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March 24, 2023 12:15 am | Updated 02:03 am IST
As a court reporter, I often visit the only family court in Mumbai for stories. As you can imagine, it receives a lot of divorce applications. The most common grounds for divorce are domestic violence, adultery, and dowry. But sometimes, sifting through these depressing cases, one can also find more absurd factors that end a marriage. Once, a man sought a divorce claiming that his wife was a spendthrift. His lawyer said that his client’s wife had spent ₹6 lakh to lose weight, but had failed in her efforts. The man, who had fallen in love with her and married her 14 years earlier, had had enough and sought a divorce. Marriages may be made in heaven, but they are broken on earth.
Judges in family courts hear not just cases of divorce, but also of maintenance, child custody and alimony. They are mandated to first suggest counselling to unhappy couples who want to end their marriage. On any given day, around 50 litigants come to the family court. One day, there were tens of people milling around as usual, impatiently waiting for the judge to enter court and start hearing their cases. About three hours later, a Bollywood actor with her actor brother-in-law come out of the judge’s chamber. The judge had passed the divorce decree (order) which had been pending for a few days, while the cases of some of those waiting outside were pending for months or even years. As the Supreme Court itself once remarked, there are two ‘parallel systems’ of justice in India — one for the influential and one for the rest.
The court is also where one sees heightened emotions: anger, blame, heartbreak, relief, joy. Estranged parents meet at the children’s complex. While one of them is given custody of the child, the other gets visitation rights only in the court premises. One day, once COVID-19 cases reduced considerably, I saw the joy of a four-year-old daughter as she let go of her mother’s hand and ran towards her father who she hadn’t seen for nearly two years because of the pandemic. During the lockdown, the number of pleas filed by non-custodians to see their children via video calls increased. While technology was no substitute for physical time spent with loved ones, non-custodians simply had no other access.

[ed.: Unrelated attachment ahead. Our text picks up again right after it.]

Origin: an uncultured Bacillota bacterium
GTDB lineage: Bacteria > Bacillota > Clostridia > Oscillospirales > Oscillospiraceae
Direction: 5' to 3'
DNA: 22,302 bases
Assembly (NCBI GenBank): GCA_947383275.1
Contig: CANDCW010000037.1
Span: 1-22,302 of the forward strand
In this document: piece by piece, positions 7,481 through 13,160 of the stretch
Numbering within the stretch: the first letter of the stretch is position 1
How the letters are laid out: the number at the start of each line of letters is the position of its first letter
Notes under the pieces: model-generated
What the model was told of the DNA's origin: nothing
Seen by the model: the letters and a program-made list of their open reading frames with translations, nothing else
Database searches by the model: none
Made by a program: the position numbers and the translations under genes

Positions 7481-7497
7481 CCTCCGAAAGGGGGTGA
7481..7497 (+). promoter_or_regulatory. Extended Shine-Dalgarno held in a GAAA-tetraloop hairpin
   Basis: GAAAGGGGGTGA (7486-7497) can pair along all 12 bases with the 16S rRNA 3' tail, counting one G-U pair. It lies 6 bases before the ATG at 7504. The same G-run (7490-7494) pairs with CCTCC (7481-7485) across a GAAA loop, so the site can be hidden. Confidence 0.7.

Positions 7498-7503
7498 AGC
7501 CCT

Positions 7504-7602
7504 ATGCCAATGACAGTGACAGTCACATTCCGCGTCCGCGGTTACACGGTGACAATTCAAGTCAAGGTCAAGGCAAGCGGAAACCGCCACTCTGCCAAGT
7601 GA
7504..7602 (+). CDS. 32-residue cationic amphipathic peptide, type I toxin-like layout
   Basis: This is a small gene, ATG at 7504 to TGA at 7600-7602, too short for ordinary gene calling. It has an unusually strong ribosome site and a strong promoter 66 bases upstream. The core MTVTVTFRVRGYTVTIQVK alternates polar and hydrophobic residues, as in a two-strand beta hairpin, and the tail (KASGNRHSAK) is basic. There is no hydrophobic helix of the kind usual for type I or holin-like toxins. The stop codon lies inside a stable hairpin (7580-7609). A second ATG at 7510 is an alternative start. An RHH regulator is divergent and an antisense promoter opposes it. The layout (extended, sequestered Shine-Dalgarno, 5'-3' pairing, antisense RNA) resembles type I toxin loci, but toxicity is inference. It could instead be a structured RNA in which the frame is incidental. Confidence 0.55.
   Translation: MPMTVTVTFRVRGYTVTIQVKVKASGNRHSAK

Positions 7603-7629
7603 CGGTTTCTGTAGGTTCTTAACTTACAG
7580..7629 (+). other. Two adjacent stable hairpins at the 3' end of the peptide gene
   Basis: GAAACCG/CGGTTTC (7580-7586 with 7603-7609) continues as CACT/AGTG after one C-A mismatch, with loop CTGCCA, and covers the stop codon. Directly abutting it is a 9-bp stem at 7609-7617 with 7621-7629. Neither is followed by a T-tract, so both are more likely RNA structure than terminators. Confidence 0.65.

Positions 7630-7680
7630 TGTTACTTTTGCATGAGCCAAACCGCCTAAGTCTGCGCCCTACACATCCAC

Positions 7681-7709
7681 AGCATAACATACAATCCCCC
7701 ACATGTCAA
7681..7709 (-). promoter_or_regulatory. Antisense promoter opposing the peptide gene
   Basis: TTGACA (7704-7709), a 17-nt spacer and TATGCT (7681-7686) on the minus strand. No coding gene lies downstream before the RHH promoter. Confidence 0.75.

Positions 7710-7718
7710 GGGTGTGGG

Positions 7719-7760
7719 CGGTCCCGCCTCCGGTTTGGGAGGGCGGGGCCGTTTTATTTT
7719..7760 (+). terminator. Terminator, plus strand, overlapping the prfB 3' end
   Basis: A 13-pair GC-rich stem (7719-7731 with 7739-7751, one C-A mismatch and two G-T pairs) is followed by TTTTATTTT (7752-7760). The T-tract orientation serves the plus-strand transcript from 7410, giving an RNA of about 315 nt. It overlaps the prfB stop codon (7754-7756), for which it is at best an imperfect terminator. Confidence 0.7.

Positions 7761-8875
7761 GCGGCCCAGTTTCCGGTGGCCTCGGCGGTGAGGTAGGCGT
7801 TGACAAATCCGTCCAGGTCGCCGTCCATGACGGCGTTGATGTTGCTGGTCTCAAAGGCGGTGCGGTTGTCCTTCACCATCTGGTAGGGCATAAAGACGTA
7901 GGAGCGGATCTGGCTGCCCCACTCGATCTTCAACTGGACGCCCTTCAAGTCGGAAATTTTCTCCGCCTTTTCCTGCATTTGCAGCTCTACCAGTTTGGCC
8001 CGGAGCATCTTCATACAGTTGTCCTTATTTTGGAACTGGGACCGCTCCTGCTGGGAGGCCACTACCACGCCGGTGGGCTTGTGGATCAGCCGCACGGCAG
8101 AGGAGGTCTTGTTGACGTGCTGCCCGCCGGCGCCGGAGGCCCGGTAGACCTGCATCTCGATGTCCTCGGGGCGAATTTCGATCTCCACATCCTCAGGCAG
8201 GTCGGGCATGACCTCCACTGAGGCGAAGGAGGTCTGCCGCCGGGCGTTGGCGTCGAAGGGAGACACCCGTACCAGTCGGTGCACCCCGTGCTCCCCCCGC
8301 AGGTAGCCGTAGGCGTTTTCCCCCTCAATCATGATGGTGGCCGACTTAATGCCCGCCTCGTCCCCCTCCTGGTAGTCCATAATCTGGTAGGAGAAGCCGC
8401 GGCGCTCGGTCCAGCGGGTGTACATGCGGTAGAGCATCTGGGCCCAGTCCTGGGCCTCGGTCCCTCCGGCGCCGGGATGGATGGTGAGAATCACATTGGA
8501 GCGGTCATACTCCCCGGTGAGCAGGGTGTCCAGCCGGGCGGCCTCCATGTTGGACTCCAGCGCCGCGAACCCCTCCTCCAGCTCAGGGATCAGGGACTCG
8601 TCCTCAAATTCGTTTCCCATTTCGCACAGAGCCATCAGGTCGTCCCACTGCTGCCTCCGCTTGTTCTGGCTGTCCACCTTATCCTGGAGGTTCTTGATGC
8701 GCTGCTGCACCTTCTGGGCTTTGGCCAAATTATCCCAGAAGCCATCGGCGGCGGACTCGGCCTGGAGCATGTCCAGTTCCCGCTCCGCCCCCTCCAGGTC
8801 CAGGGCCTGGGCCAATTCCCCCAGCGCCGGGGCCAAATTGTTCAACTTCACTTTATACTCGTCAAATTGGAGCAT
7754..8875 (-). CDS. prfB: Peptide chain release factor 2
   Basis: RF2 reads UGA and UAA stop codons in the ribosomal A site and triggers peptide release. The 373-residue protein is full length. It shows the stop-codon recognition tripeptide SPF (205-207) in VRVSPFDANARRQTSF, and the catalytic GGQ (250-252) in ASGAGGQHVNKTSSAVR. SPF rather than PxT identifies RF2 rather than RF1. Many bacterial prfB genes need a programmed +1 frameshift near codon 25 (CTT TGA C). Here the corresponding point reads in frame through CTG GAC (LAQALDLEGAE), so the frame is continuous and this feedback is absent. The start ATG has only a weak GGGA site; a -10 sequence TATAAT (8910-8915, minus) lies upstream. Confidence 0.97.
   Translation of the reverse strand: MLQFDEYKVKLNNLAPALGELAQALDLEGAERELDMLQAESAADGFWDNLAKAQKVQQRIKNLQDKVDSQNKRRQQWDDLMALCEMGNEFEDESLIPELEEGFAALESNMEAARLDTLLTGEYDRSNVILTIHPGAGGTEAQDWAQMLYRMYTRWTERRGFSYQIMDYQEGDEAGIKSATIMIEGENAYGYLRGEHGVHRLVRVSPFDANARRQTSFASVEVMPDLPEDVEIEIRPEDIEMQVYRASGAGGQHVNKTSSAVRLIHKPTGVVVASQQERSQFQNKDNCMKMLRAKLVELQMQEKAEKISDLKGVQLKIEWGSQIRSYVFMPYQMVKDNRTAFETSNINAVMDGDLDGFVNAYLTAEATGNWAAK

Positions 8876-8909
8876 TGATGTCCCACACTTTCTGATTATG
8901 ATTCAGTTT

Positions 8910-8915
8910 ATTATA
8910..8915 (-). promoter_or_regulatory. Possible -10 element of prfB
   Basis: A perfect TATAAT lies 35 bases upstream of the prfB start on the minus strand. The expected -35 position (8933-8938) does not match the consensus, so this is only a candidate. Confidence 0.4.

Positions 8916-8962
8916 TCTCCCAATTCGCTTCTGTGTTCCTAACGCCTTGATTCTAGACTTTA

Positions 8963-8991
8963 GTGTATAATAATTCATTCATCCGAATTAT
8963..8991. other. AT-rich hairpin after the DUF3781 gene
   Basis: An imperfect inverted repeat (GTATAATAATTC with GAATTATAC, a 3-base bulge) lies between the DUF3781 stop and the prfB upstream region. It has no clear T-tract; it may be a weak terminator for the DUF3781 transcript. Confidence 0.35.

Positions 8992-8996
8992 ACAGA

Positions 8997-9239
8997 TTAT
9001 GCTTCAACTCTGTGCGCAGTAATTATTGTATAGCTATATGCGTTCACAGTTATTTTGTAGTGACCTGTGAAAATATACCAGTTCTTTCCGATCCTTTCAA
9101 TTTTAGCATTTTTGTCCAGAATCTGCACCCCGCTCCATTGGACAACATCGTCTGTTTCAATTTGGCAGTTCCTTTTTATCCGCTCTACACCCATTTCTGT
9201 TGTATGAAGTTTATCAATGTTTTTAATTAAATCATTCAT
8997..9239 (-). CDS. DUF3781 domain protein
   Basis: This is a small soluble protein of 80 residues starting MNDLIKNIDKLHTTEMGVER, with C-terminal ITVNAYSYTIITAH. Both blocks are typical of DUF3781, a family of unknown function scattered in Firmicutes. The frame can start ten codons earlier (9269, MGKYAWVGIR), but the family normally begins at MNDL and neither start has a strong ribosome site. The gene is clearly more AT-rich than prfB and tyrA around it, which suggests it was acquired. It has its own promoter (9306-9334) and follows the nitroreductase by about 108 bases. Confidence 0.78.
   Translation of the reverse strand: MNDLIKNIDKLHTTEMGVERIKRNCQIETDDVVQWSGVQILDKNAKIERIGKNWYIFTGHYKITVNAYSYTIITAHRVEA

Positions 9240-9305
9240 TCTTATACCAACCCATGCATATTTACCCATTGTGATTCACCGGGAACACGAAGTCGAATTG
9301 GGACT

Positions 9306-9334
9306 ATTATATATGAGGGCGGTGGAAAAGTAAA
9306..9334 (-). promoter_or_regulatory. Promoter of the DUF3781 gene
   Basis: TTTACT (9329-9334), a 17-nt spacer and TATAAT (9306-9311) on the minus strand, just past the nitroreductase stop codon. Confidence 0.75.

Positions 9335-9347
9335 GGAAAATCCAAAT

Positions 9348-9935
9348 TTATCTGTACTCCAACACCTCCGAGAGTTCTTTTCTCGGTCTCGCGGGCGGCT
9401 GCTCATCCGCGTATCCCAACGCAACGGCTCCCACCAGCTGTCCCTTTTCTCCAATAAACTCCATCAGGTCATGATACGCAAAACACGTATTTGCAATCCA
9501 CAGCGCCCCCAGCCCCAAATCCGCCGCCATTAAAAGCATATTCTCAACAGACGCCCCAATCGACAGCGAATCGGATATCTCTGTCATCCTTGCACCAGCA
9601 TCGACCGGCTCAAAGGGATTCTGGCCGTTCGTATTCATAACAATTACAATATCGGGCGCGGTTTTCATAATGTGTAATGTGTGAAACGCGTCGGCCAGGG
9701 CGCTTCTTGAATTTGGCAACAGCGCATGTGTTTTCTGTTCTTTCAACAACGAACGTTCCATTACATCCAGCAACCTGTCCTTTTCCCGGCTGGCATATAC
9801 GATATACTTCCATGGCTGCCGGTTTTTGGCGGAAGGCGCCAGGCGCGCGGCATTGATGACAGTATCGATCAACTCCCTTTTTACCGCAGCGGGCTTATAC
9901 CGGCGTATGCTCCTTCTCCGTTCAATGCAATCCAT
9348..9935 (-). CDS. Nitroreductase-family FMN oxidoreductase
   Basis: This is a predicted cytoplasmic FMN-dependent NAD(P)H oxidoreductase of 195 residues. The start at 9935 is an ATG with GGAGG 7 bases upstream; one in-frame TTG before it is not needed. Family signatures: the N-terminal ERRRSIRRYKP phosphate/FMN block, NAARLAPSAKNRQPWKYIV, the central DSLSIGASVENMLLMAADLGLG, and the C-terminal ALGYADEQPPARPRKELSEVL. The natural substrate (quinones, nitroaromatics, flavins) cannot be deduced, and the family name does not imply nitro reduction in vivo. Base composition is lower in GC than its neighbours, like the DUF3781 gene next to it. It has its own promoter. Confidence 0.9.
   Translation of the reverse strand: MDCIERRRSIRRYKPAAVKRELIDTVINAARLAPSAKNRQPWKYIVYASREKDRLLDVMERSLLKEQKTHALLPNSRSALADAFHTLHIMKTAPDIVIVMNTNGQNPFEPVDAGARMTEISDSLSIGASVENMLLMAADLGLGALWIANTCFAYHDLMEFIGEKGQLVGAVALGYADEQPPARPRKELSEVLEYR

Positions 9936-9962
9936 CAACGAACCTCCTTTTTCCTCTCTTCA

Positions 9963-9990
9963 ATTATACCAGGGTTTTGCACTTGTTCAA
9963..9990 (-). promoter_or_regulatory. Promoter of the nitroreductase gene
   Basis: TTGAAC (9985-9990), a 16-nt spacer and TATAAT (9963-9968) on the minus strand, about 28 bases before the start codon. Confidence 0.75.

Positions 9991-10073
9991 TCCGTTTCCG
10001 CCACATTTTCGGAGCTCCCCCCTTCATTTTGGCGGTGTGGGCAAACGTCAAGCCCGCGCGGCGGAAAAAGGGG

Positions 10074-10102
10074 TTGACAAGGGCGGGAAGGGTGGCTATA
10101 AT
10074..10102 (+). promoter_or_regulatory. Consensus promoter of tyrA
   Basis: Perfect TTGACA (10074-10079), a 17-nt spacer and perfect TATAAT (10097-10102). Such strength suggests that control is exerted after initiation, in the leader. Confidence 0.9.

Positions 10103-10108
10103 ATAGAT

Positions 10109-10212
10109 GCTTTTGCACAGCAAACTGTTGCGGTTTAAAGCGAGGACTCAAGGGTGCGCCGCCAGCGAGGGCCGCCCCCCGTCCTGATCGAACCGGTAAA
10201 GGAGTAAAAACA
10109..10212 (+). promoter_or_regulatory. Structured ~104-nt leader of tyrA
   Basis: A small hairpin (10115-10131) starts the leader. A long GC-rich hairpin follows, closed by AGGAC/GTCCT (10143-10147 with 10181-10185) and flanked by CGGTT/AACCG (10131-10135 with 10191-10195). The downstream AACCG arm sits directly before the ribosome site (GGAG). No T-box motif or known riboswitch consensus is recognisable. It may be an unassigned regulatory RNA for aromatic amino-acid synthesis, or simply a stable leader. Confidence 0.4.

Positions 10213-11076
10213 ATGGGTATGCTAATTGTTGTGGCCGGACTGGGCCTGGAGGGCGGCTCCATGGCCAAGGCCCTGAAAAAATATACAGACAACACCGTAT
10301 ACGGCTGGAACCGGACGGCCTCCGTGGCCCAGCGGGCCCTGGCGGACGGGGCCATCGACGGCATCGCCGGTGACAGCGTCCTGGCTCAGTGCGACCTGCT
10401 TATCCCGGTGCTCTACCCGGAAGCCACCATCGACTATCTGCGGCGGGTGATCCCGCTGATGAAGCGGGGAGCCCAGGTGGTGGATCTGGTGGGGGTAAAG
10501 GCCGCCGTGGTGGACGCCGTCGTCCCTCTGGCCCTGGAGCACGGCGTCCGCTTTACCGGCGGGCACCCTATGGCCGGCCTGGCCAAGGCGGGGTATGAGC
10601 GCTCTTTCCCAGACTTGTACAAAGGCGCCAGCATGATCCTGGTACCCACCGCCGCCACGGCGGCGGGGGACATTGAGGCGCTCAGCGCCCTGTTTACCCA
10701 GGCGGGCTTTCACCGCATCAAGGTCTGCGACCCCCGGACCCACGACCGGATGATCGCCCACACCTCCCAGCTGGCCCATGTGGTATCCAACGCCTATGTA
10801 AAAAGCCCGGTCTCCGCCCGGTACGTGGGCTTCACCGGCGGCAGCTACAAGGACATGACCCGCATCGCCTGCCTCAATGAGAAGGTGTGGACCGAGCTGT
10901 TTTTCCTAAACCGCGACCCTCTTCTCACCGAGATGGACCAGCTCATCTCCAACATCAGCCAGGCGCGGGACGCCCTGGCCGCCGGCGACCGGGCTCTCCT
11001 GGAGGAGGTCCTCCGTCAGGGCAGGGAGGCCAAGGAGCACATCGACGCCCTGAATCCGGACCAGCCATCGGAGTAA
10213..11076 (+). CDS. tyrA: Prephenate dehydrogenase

And in the midst of drama, there is also empathy. Last week, the Bombay High Court judge inaugurated a lactation room at the Bandra family court. Swati Chauhan, principal judge at the family court, whose idea this was, said many women came to the court with their infants. Away from their messy child custody crossfires and divorce duals, these women needed to feed their children. The room would serve as a refuge for them, she said.
Recently, Maharashtra Deputy Chief Minister Devendra Fadnavis said that over 5,000 divorce cases are pending in the family court in Mumbai. While there are cases before the family courts with serious complications, there are also many cases where couples refuse to let go of their grudges and file frivolous applications and counter-applications. This then leads to an increase in litigation and consequently adds to the pendency of cases. No one benefits from this approach; children especially suffer. But judges are unable to do anything in such cases.
Family courts were constituted to provide a forum for speedy settlement of family-related disputes. The emphasis is on a non-adversarial method of resolving conflicts and promoting conciliation. While the seven judges at the family court strive to do this, they are not enough. The family court needs more judges. Mr. Fadnavis has promised that 14 additional family courts will be set up in Mumbai, along with one each in Thane and Navi Mumbai. This is a welcome, much-needed move.
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